Homology modeling &
related tools
FATCAT: web server for flexible structure comparison and structure similarity searching
Protein structure analysis, Structural similarity search
SVMProt: protein functional family prediction
Protein Structural analysis
Protein structure analysis
Protein structure analysis
Monster web application for inferring potentially stabilizing non-bonding interactions in macromolecular structures
Protein Structural analysis, mutations

The target 3D structures are prepared by addition of hydrogen atoms and the prediction of the correct protonation state for the titratable residues (pKa prediction electrostatic computations), adding or removing tightly-bound water molecules, counterions, metal ions, cofactors, sugar molecules, removing subunits not involved in ligand binding or far from the binding site, introducing corrections for the tautomeric states of histidine residues and re-orientations of hydroxyl groups. Next, it is important to identify binding pockets and “hot spots” on selected targets. Some of the methods are geometry based or energy based. Structural variations of the protein binding site help to study the site directed mutagenesis of receptor using docking.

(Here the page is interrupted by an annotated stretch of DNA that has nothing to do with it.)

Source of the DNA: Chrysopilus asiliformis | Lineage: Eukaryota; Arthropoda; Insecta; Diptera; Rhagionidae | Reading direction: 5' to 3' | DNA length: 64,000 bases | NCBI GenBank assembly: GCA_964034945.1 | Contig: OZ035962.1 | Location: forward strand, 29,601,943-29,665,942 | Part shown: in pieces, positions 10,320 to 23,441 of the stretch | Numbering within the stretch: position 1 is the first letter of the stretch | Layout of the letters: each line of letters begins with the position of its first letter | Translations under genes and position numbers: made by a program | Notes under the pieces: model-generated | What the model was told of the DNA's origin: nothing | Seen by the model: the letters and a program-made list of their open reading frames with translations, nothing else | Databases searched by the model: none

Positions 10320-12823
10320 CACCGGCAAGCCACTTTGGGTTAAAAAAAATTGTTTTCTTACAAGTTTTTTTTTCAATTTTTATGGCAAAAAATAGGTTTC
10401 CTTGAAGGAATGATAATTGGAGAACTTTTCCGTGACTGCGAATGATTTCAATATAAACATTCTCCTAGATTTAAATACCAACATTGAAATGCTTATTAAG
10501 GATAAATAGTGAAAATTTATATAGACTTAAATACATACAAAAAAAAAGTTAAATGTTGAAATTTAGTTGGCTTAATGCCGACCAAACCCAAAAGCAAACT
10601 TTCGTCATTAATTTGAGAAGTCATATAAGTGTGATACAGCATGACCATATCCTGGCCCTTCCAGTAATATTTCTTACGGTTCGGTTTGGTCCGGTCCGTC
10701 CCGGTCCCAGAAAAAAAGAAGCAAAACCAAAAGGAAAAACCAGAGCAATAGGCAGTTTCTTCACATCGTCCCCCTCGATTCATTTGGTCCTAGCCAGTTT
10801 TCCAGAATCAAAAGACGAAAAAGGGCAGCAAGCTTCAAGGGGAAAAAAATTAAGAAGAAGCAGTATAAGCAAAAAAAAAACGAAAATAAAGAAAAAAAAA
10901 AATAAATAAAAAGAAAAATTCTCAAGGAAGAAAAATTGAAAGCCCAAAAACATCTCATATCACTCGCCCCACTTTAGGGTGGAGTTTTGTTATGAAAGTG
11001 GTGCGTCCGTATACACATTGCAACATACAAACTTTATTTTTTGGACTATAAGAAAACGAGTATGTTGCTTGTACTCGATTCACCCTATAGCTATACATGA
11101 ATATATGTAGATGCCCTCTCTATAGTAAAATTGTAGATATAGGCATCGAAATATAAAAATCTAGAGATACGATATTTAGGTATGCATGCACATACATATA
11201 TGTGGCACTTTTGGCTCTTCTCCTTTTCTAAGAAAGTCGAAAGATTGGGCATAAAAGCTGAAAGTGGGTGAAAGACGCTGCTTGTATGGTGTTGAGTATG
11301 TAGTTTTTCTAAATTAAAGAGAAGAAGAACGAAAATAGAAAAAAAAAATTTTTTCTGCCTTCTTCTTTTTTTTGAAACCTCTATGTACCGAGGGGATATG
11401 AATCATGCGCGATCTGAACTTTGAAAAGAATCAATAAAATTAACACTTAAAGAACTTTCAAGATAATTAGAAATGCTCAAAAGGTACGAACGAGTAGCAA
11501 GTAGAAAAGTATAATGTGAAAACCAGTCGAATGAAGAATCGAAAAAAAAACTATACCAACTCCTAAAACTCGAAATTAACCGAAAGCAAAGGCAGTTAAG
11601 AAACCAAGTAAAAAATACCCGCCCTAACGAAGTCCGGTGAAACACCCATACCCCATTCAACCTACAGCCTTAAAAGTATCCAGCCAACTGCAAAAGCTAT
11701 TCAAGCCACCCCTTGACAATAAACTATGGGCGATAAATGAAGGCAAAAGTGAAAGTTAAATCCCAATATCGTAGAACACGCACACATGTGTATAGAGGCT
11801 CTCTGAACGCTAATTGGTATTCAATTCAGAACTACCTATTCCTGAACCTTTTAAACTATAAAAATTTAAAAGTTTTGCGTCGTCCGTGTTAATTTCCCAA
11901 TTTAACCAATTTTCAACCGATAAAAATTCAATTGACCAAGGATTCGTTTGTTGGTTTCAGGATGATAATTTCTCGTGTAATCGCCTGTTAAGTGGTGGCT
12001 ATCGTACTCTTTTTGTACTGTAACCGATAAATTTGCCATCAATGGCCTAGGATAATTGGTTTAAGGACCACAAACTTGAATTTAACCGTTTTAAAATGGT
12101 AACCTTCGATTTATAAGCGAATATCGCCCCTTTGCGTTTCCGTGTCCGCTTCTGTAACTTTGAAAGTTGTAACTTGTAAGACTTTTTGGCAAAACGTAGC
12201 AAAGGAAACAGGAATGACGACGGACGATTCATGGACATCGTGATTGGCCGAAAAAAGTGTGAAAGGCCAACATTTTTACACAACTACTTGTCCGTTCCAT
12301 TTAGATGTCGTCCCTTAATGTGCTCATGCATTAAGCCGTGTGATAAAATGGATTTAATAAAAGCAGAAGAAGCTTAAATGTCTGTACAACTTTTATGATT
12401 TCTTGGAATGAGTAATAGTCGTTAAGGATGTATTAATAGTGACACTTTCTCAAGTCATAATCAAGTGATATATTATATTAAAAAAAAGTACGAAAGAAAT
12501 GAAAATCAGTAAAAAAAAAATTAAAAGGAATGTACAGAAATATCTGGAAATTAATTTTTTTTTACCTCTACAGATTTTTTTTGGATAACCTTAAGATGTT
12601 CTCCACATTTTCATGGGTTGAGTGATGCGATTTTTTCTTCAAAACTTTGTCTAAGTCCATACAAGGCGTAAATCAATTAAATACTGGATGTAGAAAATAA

The primary aim of docking is to predict the ligand conformation and binding affinity (scoring). Docking protocols can be described as a combination of two components a search strategy and a simple scoring/fitting function. The search algorithm generates the ligand conformations, which include experimentally determined binding mode. The scoring functions commonly used are said to be: force field based, empirical and knowledge-based. The use of ligand efficiency and consensus docking scores is also practiced. Finding novel hits is always difficult and in most of the cases it is important to combine several methods such and structure and ligand based. Multi-step procedures are often used to facilitate the in silico screening process; they can combine different packages, use molecular dynamics after docking.

Table below shows some the docking and scoring methods.

AutoDock , small molecule docking
Small molecule docking
BDT (is an easy-to-use front-end application for automation
of massive docking tasks and complex docking strategies with
Graphics interface for
small molecule docking
eHits: Small molecule docking
Small molecule docking
FRED ,small molecule docking. See the online demos
to try many OpenEye applications
Small molecule docking
DOCK,Small molecule docking
Small molecule docking